One of the reasons the experience Houseworld can overwhelm what might be deadly in another piece of immersive theater is that it had almost no content. Yes, there was a monster in the basement, and a woman in a black dress, and various characters and gigs, but these were symbols. There was no specific theme or thematic progression. But there was certainly content.

At one point, underneath an enormous umbrella, with an endless showering of rain beating down, a woman with a delicate accent asked me my earliest memory. At that point I had no more resistance, so I told her the truth. It’s an intensely personal moment, a primal scene that I’ve only told three people. Beneath the umbrella I told the woman, and she understood, and and was kind, and then we laughed, and it was good. It was an unearthing of content. Hoepfner’s clear about his intent for Houseworld to open people in this way. As wonderful as one on ones can be, it’s a different experience when you’re the primary source for content.

There are so many one on ones in Houseworld and so many intimate exchanges that with all these strange forms and scenes and images, haphazardly juxtaposed and without clear relationships, I eventually it felt as if, just like in the most psychoactive of dreams, whatever happened to the environment was happening to me.

In Then She Fell it is as if everything is happening for you, like some kind of intimate gift given to you by a loved one whose romantic entanglement you yearn for even as it wounds you. In Houseworld it is as if something is happening to you, and by the time we got to the climax the house was operating on me like a Jungian alchemical transformation.

Houseworld isn’t something a theater director or choreographer is likely to invent. It is immersive theater as gig, a group riff, a creation of individual experiences where everything will be trusted to the guest artists pursuing their own intimate concert. It’s midnight to 3am at an all night music festival where the warm-up band, the opening act, that fiddler you meet in the woods, and the headliner tell a story just for you in unlikely, absolute synchronicity.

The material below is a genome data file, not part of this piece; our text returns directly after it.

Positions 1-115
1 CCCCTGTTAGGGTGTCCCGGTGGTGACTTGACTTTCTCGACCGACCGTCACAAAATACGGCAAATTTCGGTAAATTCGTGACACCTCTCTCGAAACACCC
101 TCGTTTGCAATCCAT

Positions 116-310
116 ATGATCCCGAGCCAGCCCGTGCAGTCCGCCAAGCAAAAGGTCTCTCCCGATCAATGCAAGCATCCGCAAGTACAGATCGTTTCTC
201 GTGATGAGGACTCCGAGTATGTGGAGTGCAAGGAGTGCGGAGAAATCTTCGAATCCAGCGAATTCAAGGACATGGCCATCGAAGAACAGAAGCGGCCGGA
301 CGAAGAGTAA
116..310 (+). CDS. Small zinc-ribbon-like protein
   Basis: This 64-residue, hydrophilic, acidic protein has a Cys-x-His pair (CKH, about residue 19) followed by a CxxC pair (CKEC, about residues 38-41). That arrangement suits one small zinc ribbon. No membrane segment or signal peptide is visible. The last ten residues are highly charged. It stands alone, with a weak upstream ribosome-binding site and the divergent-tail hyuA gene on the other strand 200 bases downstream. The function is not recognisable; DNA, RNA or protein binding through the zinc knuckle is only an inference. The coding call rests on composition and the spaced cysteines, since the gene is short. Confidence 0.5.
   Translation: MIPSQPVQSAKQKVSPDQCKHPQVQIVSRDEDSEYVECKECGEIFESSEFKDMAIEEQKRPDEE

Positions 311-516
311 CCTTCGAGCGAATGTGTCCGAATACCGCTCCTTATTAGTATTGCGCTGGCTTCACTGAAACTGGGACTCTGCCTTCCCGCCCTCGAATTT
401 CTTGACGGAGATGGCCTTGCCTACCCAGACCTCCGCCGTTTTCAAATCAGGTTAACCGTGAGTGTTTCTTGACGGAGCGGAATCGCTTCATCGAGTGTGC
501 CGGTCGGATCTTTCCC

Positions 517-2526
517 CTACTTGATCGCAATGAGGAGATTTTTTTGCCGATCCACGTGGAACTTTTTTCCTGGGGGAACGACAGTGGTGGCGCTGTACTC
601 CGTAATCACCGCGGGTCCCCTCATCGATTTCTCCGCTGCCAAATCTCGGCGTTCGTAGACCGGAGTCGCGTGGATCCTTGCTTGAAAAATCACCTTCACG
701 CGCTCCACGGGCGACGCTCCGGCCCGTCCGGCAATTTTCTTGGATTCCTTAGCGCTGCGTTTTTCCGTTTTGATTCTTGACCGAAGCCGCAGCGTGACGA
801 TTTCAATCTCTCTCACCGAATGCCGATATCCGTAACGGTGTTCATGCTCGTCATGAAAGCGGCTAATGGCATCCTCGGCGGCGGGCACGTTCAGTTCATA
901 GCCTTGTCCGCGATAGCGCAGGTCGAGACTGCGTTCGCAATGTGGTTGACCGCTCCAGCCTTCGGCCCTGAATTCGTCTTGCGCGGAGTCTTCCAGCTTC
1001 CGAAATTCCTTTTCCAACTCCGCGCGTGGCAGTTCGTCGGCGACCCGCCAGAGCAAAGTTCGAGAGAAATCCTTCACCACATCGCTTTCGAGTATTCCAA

Much later, when the object is allowed to enact its transformation, the monster is released from the dark cave in the very basement of the house. Even at the time it felt like a tender, celebratory release of that which is repressed, and it felt like an apt climax. But Houseworld had one more trick up its sleeve.

Endings operate strangely in immersive theater. Many pieces begin before you get to the space. Sleep No More begins the moment you’re told it’s happening at the McKittrick hotel — because you’re told it’s happening in the space the set creates, not the theater in which the set is built, bringing you in at that moment to the imaginary world of the piece. And if that’s the beginning, what do you do at the end? Will there be a curtain call? Will the lights go up, and the illusion break, and you wait for your friends in the lobby? Immersive theater pieces tend to avoid breaking the illusion when the piece is over.

The ending of Houseworld takes place in a different space. Characters took us to our spot, helped us to the floor. The sky was there. And then a soundscape. No language, no dialogue, no direction except for the sound. I don’t know how long it lasted. That was the reflection. The analysis. The sitting with what just happened. It was here that the piece came together, or didn’t, and if it did it was your own work. This ending was so personal, so brave in its lack of directed content that it allowed the process of dream logic to resolve itself. The moment of dream interpretation, simultaneously psychoanalytic and sensuous. The only moment experienced by every participant in Houseworld and the most absolutely individual. Alone together, dreaming singularly in the collective.

Hoepfner and his friends created a dream gig, and like most dreams, Houseworld can seem ridiculous or sublime, sincere or ironic, plastic or divine, depending on how you take it, how you remember it, and how deep you’re willing to go. As an immersive theater experience it was uniquely consistent, lacking any of the flat zones or areas where meaning was at a low ebb. Through pulling back from content or theme and replicating the form of dream logic using content from the participants, Houseworld took a new approach to what it means to be “dreamlike.” Hoepfner and friends made something that could only become complete when we allowed it to be our dream.